I imagine my recent flagstone patio project was a lot like the pain of childbirth.
During the process it was hell. But now that it’s done, doing another project like this doesn’t seem like such a bad idea.
My wife and I recently moved to the “burbs” outside of San Francisco so we could have a house with more space and a yard.
When we moved in, our new backyard was beautiful, but there wasn’t a ton of useable space. With the lush growth of plants, it felt a little claustrophobic.
Wouldn’t be nice, we thought, to turn part of our yard into more patio space?
But we didn’t want to mess with hiring people and paying a bunch of money. So we decided to do it ourselves.
Here is the story of how my wife and I made our own flagstone patio.
Step 1: Choosing the Style
When you create a patio, you have a few different choices:
- You could just pave it with cement
- You could use stones or brick, and then mortar them
- Or you could do what we did: lay down loose paver stones
First of all, we didn’t want to mess with cement. But even more importantly, we wanted good drainage since our backyard backs up to a hill that might get water runoff.
But of course, we chose to go the more difficult route.
Rather than using prefab stones, we chose flagstone, since it has a more natural look, it’s durable, and it has a wide variety of colors within it that mix well with the rest of your yard.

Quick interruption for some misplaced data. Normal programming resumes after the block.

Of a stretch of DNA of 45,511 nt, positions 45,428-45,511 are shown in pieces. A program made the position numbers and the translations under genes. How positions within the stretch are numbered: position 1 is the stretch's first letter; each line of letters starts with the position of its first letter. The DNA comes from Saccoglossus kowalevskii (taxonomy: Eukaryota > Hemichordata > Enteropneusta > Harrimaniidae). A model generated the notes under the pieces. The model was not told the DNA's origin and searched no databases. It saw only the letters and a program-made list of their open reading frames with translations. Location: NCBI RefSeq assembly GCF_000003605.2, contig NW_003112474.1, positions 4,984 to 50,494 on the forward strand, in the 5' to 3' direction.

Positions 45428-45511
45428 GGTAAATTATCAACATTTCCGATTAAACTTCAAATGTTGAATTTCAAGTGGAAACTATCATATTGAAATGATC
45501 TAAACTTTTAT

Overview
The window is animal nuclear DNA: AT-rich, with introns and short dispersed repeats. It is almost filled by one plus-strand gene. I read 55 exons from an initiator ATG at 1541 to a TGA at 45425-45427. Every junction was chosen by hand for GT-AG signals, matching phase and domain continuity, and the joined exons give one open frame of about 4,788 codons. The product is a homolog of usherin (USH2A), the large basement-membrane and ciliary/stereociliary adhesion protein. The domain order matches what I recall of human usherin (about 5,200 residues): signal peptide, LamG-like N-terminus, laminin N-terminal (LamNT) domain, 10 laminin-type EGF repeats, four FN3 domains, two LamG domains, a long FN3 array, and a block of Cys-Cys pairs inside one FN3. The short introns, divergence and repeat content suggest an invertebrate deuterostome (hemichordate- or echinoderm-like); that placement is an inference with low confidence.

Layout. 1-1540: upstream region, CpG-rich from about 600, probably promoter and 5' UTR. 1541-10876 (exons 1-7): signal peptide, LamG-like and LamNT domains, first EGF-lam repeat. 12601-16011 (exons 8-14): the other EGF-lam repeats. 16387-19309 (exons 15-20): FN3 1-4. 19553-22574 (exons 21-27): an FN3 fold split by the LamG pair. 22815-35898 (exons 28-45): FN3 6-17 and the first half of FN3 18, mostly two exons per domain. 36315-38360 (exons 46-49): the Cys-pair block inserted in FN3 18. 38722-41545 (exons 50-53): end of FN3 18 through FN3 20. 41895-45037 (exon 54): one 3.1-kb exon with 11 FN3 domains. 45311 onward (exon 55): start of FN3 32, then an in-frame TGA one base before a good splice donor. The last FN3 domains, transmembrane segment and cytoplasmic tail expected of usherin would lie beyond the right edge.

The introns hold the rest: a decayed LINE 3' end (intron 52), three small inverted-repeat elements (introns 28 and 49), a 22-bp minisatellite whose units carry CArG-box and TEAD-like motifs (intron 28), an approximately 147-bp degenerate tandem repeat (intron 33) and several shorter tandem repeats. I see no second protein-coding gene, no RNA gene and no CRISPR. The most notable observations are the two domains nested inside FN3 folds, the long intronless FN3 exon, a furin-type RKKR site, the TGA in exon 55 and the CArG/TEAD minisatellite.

I have to admit, it was pretty exciting selecting the stone. Here’s a picture of our trip to the local stone supply yard, where we got to pick out our flagstone (2-1/2 tons to be exact).
With pavers, since you don’t use cement to fill in the gaps, you usually add sand, pebbles, or you can plant grasses or ground cover like moss in between. We chose bluish “river pebbles” as our filling.
Now that we had chosen the style, it was time to get to work.
Step 2: The Big Dig
With pavers, the general idea is that you need to lay down some gravel, then a layer of sand, then you place your paving stones, and then you fill in the gaps.
So you have to account for all of this depth when you dig down.
I saw a wide variety of suggestions online about how deep to dig. Anywhere from 3 inches to 9 inches.
Ultimately, we decided on about 5-6 inches. This would allow us to lay down about 2 inches of gravel, about an inch of sand, and then the paving stones, which were about 2 or 2-½ inches thick.
While the area was not huge, I knew that our soil had a lot of rocks in it, and was not easy to dig, so we ended up hiring two guys to do the initial dig. That way we could focus on the fun part—making the actual patio.
Ultimately, that was a good decision. 5-6 inches doesn’t sound like much, but digging down evenly over a larger area takes a lot of work, especially since our soil was pretty rocky. They ended up digging out about 6 cubic yards of dirt—and they hauled it away, which was a big help.
Step 3: Adding in Coarse Gravel
Now that the area was dug out, it was time for gravel. The gravel helps to create a firm, level base, but it also allows water to drain.
To source the gravel and sand (step 4), we went to another local place that sold landscaping rocks and other supplies.